The Ghana boxing authority has set up Ghana for another night of ridicule and shame. They had a simple task; weigh Awuku’s chances of winning a world title against the implication of a defeat on Ghana’s boxing credentials. The current generation of Mexican boxers has global respect and recognition because of the exploits of priors such as Julio Caesar Chavez, Clemente Sanchez, Oscar De La Hoya, Jose Luis Castillo and Salvador Sanchez who handed our own Azumah Nelson his first defeat. They also know that Mexicans have high expectations and are mindful of the level of performances they showcase. The GBA is morally and ethically bound not to approve fights involving Ghanaian boxers when they’re clearly overmatched.
I would have no qualms if this fight was a non-title fight. Ghanaian boxers must go into world title fights with a decent chance of winning. The GBA must ensure this by setting a minimum standard that boxers must meet to challenge for a world title. The ramifications of cumulative losses over a period in world title fights could be dire for the later generation of Ghanaian boxers.
Maxwell Awuku has never been knocked out but that could change by Sunday morning as I can’t see this fight travelling the distance. Just like Habib v Ramirez, Bercherlt v Awuku is another mismatch. The Mexican took steps forward towards better opposition in Francisco Vargas and Takashi Miura, but Awuku is a big step back and rather meaningless if this fight is meant to serve as a resume booster. Berchelt faces the WBC’s number one ranked Miguel ‘Mickey’ Roman should he successfully defend his WBC title against Awuku. For a Ghanaian boxer who made his pro debut sixteen years ago, one suspects this fight represents a huge pay day for Maxwell Awuku and signals the beginning of the end to a career which probably never took off. Buckle up Ghanaian boxing fans. Another night of misery awaits.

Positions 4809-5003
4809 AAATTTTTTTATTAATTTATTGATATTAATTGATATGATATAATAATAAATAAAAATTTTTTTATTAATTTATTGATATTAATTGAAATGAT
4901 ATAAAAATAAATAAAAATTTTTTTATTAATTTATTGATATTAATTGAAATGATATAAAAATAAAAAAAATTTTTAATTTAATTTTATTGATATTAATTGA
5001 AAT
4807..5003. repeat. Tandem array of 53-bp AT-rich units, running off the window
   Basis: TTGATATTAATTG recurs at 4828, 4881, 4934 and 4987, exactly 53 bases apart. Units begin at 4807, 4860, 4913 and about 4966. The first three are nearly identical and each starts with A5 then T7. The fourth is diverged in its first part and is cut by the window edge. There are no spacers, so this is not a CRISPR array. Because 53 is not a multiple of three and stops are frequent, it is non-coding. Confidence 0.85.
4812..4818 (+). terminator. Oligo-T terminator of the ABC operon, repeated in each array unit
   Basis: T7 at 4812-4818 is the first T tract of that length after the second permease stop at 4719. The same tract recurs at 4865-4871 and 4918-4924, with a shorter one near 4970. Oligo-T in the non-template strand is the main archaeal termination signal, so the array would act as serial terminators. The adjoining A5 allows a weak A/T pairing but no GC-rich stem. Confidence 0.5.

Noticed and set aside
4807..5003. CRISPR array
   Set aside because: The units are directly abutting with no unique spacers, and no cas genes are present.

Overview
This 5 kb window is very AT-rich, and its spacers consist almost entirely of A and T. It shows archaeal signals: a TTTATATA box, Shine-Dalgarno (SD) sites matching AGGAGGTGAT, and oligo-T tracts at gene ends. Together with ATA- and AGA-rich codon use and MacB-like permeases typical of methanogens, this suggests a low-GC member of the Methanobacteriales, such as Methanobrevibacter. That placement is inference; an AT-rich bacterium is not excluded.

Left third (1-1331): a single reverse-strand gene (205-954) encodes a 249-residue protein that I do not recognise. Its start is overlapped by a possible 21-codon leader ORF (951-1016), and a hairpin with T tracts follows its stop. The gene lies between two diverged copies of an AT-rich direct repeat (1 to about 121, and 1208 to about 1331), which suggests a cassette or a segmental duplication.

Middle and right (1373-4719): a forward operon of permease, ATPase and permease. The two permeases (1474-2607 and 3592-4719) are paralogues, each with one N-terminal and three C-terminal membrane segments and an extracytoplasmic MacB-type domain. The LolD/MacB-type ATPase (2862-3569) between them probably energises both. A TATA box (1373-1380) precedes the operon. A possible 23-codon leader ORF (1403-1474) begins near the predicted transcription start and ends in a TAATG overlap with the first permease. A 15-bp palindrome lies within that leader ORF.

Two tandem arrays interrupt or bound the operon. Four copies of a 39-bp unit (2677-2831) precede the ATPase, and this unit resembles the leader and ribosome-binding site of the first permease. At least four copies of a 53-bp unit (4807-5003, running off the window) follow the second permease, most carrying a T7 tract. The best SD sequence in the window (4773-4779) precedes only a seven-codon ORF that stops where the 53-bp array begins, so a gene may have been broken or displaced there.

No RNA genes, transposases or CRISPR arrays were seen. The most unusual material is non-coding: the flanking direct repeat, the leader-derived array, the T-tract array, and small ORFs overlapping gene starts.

By: Hans Mensah Andoh
Facebook: Hans Mensah Andoh